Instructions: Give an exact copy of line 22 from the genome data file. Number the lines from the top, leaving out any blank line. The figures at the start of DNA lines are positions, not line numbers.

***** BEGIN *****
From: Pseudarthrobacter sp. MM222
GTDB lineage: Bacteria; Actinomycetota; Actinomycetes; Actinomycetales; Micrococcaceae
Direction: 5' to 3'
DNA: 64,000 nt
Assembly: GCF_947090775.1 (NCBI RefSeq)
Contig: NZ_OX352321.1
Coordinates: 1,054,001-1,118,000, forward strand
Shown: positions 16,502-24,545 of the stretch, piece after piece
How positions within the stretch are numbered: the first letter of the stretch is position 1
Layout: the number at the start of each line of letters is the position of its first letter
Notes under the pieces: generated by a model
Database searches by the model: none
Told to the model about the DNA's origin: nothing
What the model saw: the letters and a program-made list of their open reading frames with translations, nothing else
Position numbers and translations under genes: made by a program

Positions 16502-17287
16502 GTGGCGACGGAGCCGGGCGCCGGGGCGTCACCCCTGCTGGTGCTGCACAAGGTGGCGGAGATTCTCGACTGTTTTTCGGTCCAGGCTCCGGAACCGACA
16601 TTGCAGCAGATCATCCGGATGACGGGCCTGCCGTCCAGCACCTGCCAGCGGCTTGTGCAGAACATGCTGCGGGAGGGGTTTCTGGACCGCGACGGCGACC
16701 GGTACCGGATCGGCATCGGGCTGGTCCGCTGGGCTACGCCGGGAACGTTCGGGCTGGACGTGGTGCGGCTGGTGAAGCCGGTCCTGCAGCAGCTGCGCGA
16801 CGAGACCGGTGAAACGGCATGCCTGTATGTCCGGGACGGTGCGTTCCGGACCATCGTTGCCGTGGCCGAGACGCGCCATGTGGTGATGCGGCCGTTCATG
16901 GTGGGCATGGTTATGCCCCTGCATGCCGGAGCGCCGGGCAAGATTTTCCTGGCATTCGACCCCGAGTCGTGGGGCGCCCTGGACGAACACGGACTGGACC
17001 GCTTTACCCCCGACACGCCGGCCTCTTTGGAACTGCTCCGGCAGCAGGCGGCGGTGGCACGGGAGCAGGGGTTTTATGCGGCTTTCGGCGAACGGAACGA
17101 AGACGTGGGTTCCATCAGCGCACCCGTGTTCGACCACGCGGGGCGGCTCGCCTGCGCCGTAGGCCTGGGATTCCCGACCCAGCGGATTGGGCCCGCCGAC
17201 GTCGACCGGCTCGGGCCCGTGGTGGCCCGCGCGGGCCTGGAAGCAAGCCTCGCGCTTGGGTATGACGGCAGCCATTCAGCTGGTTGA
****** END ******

17001 GCTTTACCCCCGACACGCCGGCCTCTTTGGAACTGCTCCGGCAGCAGGCGGCGGTGGCACGGGAGCAGGGGTTTTATGCGGCTTTCGGCGAACGGAACGA